Indeed, the stellar house band shines throughout the show. Led by music co-directors Brian Blade and Jon Cowherd - who play drums and piano, respectively - the group also features Marvin Sewell on guitar, Jeff Haynes on percussion, and Chris Thomas on bass. The players are among Joni's most frequent collaborators and favored instrumentalists. Their talents were on full display as they navigated complex and "distinctly Joni" rhythm changes and chordal movements with the fluidity of a group that seemed to even breathe as one, whether on the heartfelt ballads or on the joyous jams.
Among those joyous jams was a rollicking take on "Dreamland" performed by Los Lobos with La Marisoul, Cesar Castro, and Xochi Flores. Their positively uplifting version - enough to make Joni gleeful in her seat - is made even more special as Chaka Khan joins in on vocals, just as she did on the 1977 original. Chaka Khan also delights with a sultry and funky take on the classic hit, "Help Me," plus a powerful and tender rendering of the late-career highlight, "Two Grey Rooms" later in the film. Elsewhere, James Taylor thrills with a jazzy take on "River," while Seal soars with a breathtaking "Both Sides Now."
In the second half, Graham Nash takes the stage to perform his hit, "Our House," the touching 1970 love song that he wrote while living with Mitchell. Its rousing chorus has the whole room - including Joni herself - singing along. Other highlights include Norah Jones' stripped-down "Borderline," a song that remains an acute reminder of the harms of division; Glen Hansard's note-perfect take on "The Boho Dance;" Rufus Wainwright's boisterous "All I Want;" and Kris Kristofferson's touching performance of "A Case of You," featuring Brandi Carlile on guest vocals. Carlile also performed a stunning version of "Down To You," the classic Court and Spark cut which may be one of Mitchell's most vocally demanding recordings, which Carlile executed with a distinctive twang and impressive vocal agility.
Next up, James Taylor performed the classic "Woodstock," recasting it as a bluesy guitar ballad, complete with guest vocals from Seal. Then, all the musicians reconvened for a raucous and celebratory "Big Yellow Taxi," a grand finale during which Joni Mitchell herself is seen on-stage, blowing out birthday candles, singing along, and dancing to the beat.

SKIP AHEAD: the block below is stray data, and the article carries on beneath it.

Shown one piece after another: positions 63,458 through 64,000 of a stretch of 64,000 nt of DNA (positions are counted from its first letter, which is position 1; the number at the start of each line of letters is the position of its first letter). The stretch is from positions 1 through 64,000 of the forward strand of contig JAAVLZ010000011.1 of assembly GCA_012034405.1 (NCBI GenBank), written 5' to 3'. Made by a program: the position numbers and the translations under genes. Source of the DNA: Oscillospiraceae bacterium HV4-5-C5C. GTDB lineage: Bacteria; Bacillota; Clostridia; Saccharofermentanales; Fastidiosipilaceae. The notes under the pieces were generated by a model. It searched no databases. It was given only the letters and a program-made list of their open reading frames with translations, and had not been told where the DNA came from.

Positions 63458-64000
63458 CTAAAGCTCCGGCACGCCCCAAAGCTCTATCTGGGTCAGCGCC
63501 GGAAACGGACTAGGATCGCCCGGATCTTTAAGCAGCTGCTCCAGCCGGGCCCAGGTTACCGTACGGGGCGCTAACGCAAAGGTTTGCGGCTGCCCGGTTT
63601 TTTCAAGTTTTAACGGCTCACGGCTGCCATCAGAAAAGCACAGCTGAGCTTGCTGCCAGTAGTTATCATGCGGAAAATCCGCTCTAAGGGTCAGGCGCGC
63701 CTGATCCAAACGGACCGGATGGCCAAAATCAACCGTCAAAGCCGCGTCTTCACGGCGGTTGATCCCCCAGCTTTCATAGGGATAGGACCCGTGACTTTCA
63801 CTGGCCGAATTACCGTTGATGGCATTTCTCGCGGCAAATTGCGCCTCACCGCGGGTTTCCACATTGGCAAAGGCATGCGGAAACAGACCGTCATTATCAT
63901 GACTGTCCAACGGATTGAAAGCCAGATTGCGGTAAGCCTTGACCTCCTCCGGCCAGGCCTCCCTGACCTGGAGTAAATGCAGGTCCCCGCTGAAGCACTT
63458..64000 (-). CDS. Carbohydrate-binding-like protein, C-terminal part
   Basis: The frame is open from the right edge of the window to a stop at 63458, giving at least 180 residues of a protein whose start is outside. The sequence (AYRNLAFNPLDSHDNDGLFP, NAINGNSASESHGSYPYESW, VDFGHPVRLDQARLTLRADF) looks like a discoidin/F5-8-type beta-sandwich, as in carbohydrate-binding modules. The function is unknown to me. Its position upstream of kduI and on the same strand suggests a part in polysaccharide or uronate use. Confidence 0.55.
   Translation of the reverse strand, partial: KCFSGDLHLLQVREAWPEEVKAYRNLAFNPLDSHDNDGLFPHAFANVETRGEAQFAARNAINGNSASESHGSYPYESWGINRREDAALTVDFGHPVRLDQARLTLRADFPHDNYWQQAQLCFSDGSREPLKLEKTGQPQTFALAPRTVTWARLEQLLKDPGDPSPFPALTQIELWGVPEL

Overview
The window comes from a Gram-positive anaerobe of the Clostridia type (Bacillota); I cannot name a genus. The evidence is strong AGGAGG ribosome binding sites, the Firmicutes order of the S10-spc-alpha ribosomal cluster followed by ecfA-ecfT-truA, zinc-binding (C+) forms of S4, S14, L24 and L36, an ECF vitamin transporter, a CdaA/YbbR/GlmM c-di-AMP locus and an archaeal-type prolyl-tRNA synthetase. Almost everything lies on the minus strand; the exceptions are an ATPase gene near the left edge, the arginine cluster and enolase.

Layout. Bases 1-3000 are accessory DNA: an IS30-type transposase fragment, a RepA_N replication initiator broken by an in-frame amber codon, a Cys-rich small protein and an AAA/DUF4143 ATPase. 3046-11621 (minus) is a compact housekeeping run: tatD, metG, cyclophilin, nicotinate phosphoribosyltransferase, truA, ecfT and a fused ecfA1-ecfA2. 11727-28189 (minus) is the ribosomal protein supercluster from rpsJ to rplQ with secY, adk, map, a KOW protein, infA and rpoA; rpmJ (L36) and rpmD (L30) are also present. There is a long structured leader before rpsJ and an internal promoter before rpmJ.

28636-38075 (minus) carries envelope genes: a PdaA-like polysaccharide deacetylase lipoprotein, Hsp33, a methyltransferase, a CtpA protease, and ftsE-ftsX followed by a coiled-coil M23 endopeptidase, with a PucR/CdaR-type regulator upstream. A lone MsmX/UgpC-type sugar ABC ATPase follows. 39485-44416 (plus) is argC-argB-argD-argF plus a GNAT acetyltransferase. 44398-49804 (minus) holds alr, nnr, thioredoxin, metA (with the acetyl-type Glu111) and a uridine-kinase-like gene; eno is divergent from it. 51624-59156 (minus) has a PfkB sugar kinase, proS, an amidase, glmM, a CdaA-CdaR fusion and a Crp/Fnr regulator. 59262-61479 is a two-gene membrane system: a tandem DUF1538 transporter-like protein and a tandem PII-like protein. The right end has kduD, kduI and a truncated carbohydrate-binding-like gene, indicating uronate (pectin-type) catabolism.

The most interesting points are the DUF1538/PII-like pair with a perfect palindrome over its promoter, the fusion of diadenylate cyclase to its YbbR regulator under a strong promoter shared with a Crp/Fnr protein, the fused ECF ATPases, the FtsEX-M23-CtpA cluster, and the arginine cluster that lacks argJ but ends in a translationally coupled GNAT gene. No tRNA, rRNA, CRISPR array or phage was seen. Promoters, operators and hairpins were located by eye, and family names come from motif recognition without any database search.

With over two hours of footage, The Music Center Presents Joni 75: A Birthday Celebration presents the night of song and celebration beautifully. But, the film goes beyond simply documenting - it captures the lasting influence of a music genius, one who has never settled and never stopped being herself. The evidence of Joni Mitchell's impact is palpable as talented musicians from across genres and generations pay tribute, with Joni herself holding court.
Altogether, the film serves as a reminder of how lucky we are to live at the same time as Joni Mitchell; not to mention how fortunate it is that her 75th birthday was celebrated with such a momentous and special occasion, with cameras rolling so that fans everywhere can now testify to the expansive reach of her talents and her place in all our lives.
On Joni Mitchell, Seal said, "She is an amazing singer, she has an amazing voice, she's an amazing writer, but it takes more than that. [There's] something more - something that is unfathomable, something that you can't put into words."
Somehow, The Music Center Presents Joni 75: A Birthday Celebration perfectly captures that once intangible element.
The Music Center Presents Joni 75: A Birthday Celebration is screening in cinemas across North America for one night only, on February 7, 2019, courtesy of Trafalgar Releasing. You can find the screening nearest you and purchase tickets at Joni75.com.
Printed from the official Joni Mitchell website. Permanent link: http://jonimitchell.com/library/view.cfm?id=4390